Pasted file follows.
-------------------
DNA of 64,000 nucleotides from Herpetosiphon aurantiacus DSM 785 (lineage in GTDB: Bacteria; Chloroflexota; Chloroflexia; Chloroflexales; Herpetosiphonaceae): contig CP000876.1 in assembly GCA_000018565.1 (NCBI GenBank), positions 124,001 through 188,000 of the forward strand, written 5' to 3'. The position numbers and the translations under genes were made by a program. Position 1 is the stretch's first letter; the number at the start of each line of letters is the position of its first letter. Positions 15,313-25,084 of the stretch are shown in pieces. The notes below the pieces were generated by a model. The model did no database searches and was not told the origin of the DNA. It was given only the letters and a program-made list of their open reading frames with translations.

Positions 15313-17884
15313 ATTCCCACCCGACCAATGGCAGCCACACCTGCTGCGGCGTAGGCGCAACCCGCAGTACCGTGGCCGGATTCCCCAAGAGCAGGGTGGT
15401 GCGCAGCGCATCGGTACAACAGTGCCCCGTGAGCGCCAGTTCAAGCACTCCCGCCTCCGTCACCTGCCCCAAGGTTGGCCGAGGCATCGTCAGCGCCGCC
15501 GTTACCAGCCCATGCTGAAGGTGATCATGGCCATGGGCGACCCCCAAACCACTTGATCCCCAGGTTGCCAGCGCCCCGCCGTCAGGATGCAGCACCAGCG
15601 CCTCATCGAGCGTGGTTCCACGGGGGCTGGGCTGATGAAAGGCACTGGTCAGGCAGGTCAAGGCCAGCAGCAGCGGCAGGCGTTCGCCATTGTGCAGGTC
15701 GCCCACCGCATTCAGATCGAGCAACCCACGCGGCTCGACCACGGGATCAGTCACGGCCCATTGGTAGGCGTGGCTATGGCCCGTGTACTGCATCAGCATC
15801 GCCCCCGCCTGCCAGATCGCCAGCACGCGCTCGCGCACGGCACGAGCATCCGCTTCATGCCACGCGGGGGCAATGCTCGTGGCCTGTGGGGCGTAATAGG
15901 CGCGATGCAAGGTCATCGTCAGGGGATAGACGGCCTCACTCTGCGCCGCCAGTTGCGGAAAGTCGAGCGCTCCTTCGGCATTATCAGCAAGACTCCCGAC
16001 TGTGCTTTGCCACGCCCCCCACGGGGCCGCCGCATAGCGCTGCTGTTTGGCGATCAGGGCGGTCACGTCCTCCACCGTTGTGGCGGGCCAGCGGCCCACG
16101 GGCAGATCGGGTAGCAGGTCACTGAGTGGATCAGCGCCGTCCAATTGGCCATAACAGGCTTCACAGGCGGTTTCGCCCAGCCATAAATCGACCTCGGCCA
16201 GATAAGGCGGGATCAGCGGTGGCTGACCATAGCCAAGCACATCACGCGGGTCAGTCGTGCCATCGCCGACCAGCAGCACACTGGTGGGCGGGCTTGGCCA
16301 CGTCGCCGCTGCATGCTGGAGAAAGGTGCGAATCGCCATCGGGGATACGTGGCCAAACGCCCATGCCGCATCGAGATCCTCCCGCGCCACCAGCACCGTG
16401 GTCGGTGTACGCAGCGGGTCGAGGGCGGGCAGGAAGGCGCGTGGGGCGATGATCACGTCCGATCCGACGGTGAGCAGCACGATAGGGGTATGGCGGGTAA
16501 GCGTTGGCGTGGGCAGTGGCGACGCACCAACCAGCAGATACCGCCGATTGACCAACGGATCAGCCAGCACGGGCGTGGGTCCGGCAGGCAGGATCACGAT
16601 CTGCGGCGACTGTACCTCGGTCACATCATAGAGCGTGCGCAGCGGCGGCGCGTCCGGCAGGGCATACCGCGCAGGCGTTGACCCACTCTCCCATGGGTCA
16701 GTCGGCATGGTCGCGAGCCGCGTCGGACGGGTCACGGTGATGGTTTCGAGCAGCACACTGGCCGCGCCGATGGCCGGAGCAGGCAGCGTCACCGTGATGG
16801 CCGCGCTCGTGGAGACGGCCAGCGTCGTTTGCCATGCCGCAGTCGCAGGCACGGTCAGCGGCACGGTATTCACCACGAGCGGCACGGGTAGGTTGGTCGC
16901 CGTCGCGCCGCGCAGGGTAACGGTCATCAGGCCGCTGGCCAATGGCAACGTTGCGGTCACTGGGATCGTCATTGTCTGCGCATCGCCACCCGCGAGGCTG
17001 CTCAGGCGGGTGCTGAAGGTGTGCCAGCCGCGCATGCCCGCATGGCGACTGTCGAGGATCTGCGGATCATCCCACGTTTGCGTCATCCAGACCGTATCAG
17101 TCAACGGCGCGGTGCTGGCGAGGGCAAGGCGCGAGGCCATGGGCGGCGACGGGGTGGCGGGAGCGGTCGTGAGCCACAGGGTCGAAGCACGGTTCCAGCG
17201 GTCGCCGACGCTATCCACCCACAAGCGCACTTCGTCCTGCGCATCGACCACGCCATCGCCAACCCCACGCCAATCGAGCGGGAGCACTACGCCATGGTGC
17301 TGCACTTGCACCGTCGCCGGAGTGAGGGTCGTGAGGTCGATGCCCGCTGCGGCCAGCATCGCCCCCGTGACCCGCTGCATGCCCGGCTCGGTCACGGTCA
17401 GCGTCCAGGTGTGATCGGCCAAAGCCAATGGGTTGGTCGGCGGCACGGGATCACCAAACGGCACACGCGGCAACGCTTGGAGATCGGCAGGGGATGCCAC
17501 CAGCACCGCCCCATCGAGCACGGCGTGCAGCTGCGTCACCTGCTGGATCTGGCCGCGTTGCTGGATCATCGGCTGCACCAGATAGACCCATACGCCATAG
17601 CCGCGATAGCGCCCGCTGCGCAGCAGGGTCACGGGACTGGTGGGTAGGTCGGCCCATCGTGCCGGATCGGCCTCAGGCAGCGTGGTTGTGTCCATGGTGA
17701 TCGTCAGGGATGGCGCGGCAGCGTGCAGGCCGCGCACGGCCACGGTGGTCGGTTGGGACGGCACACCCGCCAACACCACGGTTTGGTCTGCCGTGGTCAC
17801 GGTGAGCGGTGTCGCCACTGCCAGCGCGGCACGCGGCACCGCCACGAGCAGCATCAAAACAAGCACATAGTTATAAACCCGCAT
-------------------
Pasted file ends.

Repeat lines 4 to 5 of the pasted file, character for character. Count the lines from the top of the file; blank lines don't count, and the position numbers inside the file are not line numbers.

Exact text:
15401 GCGCAGCGCATCGGTACAACAGTGCCCCGTGAGCGCCAGTTCAAGCACTCCCGCCTCCGTCACCTGCCCCAAGGTTGGCCGAGGCATCGTCAGCGCCGCC
15501 GTTACCAGCCCATGCTGAAGGTGATCATGGCCATGGGCGACCCCCAAACCACTTGATCCCCAGGTTGCCAGCGCCCCGCCGTCAGGATGCAGCACCAGCG